(from Pigeon Feathers and Other Stories)
I feared his visit. I was twenty-four, and the religious revival within myself was at its height. Earlier that summer, I had discovered Kierkegaard, and each week I brought back to the apartment one more of the Princeton University Press’s elegant and expensive editions of his works. They were beautiful books, sometimes very thick, sometimes very thin, always typographically exhilarating, with their welter of title pages, subheads, epigraphs, emphatic italics, italicized catchwords taken from German philosophy and too subtle for translation, translator’s prefaces and footnotes, and Kierkegaard’s own endless footnotes, blanketing pages at a time as, crippled, agonized by distinctions, he scribbled on and on, heaping irony on irony, curse on curse, gnashing, sneering, praising Jehovah in the privacy of his empty home in Copenhagen.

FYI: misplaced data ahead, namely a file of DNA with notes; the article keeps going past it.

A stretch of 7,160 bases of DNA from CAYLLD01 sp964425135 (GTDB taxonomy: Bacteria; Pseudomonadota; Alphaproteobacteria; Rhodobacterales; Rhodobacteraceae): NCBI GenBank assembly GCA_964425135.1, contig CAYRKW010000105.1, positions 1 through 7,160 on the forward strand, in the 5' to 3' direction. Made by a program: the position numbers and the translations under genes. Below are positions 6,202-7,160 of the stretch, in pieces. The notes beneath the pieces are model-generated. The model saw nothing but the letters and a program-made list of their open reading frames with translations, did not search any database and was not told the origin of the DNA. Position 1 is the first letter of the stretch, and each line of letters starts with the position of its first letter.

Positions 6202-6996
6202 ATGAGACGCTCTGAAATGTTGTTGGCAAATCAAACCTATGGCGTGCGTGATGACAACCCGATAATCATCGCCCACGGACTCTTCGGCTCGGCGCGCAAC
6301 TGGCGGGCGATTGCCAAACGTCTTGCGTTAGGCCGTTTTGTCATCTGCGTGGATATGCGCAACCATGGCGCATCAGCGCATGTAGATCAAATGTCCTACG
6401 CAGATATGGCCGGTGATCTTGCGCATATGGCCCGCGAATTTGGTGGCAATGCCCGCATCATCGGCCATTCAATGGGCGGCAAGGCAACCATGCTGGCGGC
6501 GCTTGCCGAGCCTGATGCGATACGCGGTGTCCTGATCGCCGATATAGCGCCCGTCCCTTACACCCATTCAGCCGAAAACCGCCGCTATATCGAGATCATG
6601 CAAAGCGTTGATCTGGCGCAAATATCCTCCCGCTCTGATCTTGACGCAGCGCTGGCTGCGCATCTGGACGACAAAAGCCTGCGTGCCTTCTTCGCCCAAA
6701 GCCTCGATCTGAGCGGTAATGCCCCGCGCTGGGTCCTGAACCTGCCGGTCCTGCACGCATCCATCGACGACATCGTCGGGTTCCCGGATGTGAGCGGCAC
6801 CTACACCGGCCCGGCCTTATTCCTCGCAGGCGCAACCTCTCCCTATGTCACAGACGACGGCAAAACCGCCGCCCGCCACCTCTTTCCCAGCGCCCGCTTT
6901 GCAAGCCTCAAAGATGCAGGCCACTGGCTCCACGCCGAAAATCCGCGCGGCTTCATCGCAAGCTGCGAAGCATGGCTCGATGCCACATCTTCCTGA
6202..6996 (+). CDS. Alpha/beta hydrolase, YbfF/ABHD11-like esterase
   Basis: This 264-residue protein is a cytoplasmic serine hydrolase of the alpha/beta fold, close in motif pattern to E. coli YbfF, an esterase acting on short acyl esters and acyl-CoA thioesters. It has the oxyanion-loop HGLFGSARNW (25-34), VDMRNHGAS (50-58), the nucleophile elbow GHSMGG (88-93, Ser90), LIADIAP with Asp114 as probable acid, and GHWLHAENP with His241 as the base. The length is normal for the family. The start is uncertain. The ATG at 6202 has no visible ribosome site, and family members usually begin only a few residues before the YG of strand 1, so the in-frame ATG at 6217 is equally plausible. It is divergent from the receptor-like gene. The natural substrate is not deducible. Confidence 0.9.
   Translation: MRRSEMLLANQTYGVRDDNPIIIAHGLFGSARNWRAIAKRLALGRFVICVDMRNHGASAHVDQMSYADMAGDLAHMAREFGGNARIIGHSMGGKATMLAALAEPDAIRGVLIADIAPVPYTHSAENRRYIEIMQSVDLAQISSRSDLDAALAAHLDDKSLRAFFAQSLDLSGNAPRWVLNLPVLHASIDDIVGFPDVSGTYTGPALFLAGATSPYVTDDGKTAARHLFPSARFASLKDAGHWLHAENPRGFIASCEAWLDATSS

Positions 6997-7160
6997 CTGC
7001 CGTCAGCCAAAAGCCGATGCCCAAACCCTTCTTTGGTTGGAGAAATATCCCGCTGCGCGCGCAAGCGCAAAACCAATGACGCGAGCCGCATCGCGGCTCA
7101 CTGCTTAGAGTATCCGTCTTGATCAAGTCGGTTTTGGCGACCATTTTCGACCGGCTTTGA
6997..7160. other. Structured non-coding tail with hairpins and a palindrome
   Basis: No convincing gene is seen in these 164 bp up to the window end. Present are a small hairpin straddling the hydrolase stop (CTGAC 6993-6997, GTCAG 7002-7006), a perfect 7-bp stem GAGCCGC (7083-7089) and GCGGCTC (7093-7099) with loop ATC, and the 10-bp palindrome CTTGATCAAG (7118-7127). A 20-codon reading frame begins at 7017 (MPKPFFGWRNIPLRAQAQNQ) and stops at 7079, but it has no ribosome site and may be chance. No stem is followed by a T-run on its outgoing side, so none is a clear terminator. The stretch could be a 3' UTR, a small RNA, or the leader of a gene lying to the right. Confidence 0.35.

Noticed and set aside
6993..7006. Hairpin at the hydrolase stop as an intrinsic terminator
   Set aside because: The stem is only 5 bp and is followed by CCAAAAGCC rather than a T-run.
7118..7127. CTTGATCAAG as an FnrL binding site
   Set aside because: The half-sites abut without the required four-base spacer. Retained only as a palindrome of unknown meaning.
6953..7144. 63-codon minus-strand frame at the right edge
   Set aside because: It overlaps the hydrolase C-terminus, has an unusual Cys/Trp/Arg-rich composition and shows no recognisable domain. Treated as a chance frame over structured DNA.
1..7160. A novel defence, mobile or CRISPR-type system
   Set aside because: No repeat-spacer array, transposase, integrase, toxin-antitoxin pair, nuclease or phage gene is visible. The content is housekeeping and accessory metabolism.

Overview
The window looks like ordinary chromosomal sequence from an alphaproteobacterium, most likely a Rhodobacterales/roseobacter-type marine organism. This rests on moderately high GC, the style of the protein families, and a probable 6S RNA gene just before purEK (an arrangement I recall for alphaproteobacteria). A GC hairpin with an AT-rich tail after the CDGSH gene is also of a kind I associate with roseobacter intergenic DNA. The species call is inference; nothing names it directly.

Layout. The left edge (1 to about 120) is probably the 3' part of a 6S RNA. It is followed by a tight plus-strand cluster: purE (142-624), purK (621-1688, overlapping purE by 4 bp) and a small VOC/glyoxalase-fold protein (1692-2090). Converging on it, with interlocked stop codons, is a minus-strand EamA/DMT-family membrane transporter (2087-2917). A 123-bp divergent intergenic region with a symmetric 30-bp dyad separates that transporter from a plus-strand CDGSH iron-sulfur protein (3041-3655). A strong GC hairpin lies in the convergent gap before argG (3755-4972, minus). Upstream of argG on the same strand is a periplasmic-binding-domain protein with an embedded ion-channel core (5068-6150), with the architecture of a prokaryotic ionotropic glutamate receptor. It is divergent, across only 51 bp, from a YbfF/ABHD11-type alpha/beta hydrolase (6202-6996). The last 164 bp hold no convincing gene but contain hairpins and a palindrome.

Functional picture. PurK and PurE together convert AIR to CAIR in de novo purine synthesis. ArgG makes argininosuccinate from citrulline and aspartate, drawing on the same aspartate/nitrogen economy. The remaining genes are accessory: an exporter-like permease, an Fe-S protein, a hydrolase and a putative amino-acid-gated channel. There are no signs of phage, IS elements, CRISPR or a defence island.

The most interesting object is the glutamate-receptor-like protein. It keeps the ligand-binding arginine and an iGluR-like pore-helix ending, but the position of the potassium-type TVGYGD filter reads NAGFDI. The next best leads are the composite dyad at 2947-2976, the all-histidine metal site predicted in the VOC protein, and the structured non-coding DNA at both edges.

I dunno, I guess this is about a religious Kierkegaard-studier not being quite so different from the morally ambiguous man of science. Both are truth-seekers, of sorts, with different ideas about what’s sacred. But beyond that squid-versus-whale struggle, I don’t think there’s much of a satisfying story here. But, you know, it’s a thought-provoking read. You can check it out here.
I couldn’t find the cover of my copy — on loan to me by M.J. Fine — so I took my own picture.